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Chris Chase

After the Olympics, what happens to Vancouver's athlete's village?

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One week ago, 2,760 athletes lived in the new, $1.1 billion condominium complex on the banks of Vancouver's False Creek. Today the 1,100 residences in the athlete's village -- what will happen to them now that the Winter Games are over?

First, the buildings aren't yet done hosting Olympic athletes. The Paralympic Games begin next Friday in Vancouver and the athlete's village will host the smaller contingent of participants during the 10 days of competition.

Once that ends, the Vancouver Olympic Committee will hand the complex over to the city government, which will then turn the condos into luxury apartments available to the public. The restaurants, shops, community centers and medical buildings will be converted into restaurants, fitness centers and commercial space. By 2020, the goal is to have more than 10,000 people living in the False Creek area.

That may be a lofty goal though. The depressed real estate market has marred the village project since its inception and threatens to hinder plans for the future. It was built on city-owned land by a developer who was supposed to privately finance the venture and then convert it to luxury condos after the Games, paying the city for the property. But then the credit crisis hit -- Vancouver was particularly vulnerable -- and the city had to provide a $434 million bailout to the developers. In all, Vancouver spent about $1 billion in costs on the athlete's village.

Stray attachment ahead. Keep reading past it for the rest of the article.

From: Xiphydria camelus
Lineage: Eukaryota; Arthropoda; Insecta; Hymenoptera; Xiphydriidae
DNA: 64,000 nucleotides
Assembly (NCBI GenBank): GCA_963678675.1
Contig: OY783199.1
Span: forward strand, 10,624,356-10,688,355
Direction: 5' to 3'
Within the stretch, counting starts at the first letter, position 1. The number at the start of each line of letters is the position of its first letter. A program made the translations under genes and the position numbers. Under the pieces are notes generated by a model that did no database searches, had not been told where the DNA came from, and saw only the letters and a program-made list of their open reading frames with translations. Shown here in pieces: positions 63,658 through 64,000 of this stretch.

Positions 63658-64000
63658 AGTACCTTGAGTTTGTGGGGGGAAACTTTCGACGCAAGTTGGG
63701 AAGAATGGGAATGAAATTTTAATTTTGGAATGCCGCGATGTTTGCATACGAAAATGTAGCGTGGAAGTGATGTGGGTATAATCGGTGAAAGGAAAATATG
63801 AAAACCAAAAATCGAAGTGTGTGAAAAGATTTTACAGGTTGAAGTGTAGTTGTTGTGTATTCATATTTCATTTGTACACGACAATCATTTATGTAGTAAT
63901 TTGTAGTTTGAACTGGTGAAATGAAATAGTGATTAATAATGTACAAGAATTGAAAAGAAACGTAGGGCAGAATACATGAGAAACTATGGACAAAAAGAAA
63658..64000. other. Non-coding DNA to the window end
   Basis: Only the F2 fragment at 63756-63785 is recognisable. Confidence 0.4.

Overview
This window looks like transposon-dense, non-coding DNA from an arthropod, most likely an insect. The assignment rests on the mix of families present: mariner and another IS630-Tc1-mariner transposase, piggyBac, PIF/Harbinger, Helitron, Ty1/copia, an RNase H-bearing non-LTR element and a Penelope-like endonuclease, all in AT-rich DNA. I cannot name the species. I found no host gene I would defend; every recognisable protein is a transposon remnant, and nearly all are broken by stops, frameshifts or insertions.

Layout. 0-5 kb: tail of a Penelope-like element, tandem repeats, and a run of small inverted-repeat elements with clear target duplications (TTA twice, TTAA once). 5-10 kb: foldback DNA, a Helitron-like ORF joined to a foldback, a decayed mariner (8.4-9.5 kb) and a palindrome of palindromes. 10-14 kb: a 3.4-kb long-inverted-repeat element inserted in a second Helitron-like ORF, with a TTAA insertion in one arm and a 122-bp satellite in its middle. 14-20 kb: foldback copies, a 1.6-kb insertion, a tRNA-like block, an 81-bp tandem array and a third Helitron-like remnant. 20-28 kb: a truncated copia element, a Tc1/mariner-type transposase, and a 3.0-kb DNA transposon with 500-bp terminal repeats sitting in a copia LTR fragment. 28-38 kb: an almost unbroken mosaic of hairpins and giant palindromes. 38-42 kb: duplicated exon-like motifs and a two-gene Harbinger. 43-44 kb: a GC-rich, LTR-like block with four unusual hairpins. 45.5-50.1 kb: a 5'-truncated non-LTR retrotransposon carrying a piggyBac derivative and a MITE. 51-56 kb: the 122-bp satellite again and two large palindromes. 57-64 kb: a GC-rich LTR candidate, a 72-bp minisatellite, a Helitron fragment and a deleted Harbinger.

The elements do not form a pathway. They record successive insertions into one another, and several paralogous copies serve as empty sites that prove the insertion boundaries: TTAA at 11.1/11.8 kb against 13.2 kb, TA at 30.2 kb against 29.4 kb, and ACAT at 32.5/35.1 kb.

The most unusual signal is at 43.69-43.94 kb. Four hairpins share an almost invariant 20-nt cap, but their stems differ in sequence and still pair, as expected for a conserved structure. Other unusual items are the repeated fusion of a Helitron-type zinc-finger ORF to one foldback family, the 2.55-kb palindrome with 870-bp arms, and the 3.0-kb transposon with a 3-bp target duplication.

Since the government became so invested in the project, some are using the opportunity to pressure officials to turn the village into mix-market rate and subsidized housing. There had been plans to offer at least 250 affordable housing units following the Games.

VANOC will turn over the property to the city of Vancouver on April 7.

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